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CSR Report 2010
Together with global warming prevention, the preservation of ecosystems, where living things co-exist in an intricate balance, has recently developed into a major environmental challenge influential to the creation of a sustainable society.
The NTT Communications Group makes an effort to avoid affecting ecosystems through business activities such as the construction and dismantling of wireless relay stations within nature reserves. We also engage broadly in awareness activities and dissemination of information through the "eco-goo" portal of Group company, NTT Resonant Inc., on which a special biodiversity website was set up early on.
The NTT Communications Group is also actively taking steps to protect the oceanic environment when providing global network services. NTT World Engineering Marine Inc. (NTT-WE Marine), which lays and maintains submarine cables, has designated the prevention of ocean pollution as one of its basic policies. When building submarine network infrastructures, we maintain a high level of awareness as a company that is closely involved with the natural marine environment. Our intention is to fully comply with environment-related laws and regulations, including MARPOL 73/78 (a treaty for preventing marine pollution), and to harmoniously coexist with marine life forms and the fishing industries.
When designing routes for laying submarine cables in shallow offshore areas, we pay special attention to the protection of the natural marine environment. For example, in areas with multiple coral reefs, we carry out detailed assessment and develop a careful plan that allows us to lay cables while avoiding the coral colonies, in order to protect them and the creatures living within and around them. In the Inland Sea, where the majority of the marine area is designated as a national park, we work with the relevant government agencies and local governments to develop careful plans before laying cables.
Protecting coral colonies
Before laying or burying submarine cables, we clean the planned ocean seabed route. We collect abandoned fishing nets, rope, and wires during the cleanup operation and take them back to the construction base and properly dispose of them as industrial waste.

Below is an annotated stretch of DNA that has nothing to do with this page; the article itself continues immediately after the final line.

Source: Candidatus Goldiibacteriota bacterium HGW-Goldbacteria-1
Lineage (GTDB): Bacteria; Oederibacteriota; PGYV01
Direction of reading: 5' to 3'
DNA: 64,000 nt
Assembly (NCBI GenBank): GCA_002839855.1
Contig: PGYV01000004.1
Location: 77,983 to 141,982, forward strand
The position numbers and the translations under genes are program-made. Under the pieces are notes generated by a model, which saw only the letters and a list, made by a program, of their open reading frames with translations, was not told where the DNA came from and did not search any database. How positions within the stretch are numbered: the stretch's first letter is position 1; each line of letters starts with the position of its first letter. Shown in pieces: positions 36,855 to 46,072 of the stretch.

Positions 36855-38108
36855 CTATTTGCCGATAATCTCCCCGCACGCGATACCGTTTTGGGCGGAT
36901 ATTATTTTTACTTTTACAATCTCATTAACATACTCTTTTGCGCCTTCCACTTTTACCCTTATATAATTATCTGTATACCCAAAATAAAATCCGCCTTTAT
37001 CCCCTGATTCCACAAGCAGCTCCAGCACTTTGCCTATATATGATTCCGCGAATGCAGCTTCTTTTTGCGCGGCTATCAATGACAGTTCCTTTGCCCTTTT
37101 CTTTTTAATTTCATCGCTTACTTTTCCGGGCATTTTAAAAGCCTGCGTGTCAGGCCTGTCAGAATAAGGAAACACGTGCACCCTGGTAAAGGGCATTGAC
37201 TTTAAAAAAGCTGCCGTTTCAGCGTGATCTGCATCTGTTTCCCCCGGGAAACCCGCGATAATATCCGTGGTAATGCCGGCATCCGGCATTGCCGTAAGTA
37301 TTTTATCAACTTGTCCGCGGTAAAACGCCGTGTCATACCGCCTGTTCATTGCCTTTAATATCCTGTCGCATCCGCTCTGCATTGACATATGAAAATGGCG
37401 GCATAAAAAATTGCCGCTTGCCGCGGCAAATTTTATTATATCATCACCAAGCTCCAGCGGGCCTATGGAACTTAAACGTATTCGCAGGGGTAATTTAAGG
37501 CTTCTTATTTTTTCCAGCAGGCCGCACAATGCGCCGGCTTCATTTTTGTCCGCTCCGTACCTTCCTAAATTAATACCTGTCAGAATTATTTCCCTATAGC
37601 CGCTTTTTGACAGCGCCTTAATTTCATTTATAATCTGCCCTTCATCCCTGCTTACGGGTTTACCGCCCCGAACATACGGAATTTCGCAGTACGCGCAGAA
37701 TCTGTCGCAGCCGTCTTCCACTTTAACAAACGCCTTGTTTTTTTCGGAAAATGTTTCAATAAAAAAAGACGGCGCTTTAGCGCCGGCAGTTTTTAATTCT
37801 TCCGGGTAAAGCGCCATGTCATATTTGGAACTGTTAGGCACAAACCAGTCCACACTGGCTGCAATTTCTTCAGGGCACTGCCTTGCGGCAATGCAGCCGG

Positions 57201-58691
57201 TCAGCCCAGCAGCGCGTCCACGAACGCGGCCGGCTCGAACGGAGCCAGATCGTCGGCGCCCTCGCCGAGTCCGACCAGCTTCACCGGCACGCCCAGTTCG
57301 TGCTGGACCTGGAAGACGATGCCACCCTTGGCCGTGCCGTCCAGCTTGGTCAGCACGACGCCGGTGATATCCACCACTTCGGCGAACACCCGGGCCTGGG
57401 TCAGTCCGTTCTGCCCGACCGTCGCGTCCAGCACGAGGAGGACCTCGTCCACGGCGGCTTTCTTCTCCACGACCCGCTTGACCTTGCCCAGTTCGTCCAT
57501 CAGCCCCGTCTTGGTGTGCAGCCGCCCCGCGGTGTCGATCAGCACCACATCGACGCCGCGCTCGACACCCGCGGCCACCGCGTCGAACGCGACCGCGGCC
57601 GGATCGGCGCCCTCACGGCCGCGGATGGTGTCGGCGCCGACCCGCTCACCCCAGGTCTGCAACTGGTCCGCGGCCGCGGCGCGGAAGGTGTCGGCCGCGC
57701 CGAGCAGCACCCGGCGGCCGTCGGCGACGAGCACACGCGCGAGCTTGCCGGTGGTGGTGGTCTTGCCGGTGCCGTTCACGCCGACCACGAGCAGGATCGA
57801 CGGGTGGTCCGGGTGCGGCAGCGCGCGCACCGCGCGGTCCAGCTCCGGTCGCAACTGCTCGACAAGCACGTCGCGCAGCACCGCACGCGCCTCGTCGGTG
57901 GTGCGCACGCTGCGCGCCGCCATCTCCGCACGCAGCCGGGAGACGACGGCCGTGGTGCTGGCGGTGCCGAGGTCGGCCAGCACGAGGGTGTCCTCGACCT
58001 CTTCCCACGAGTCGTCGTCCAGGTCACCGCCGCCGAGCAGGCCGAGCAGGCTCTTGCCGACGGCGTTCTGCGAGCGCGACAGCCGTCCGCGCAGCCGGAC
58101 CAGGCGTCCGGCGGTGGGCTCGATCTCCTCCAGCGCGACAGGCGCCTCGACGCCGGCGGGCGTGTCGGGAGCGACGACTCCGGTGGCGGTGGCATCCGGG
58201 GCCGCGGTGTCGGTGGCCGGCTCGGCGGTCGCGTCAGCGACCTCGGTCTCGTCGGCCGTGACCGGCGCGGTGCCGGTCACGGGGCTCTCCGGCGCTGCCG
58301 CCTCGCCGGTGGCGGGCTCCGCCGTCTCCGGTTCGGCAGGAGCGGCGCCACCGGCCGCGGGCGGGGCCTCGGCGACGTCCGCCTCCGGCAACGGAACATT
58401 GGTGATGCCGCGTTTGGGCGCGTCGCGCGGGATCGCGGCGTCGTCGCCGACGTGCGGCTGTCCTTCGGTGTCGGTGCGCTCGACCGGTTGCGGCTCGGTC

Trash collected from the bottom of the ocean
NTT-WE's Subaru, a vessel that lays submarine cable, is one of only a handful of ships in Japan that use an electric propulsion system (in which the electricity from a generator drives the propulsion motors). This system reduces the amounts of NOx and SOx contained in the engine exhaust and helps reduce air pollution. The system also decreases the vessel's energy consumption, which helps mitigate global warming by reducing CO2 emissions. By efficiently controlling the number of engines driven by the generator during trips, for example, using three engines when traveling to the construction site but only two on the way back, energy consumption is reduced by about 10% a year. Furthermore, the paints used on the ship's body are free of toxic substances such as tin and lead, while the lights inside the ship have been changed to LEDs.
The Subaru, a vessel that lays submarine cable (total weight: 9,557 tons)
As of March 31 2010, 10 of our 54 wireless stations for telecommunications and broadcasting networks were in national parks. The NTT Communications Group carefully considers biodiversity requirements in building micro-roads that we need to patrol and maintain these facilities, adhering strictly to the law and our own environmental assessment techniques.
We endeavor to prevent ecological damage and reduce our environmental impact in maintaining our wireless stations.
We have produced wireless station construction plans after surveying the distributions of plant, bird, and insect life, and other habitat distribution factors to prevent biodiversity damage. If identifying animals and plants on the World Conservation Union's Red List of endangered species, we contact third-party government bodies and nonprofit organizations to ensure that our construction plans do not affect biodiversity. In surveying, planning, designing, and working on station sites and roads, we will continue to adhere to our guidelines to safeguard nesting areas, animal paths, and vegetation.
NTT Resonant Inc. took the lead in setting up a special biodiversity site on its Japanese "eco-goo" portal in January 2008. The site uses a test and other features to convey information about biodiversity in a straightforward manner. In April 2009, NTT Resonant joined the Japan Business Initiative for Conservation and Sustainable Use of Biodiversity (JBIB) and looks to enhance the information available through collaboration with the NTT Group and a wide range of corporations in the run-up to the International Year of Biodiversity in 2010.
Special feature on biodiversity on the "eco-goo" portal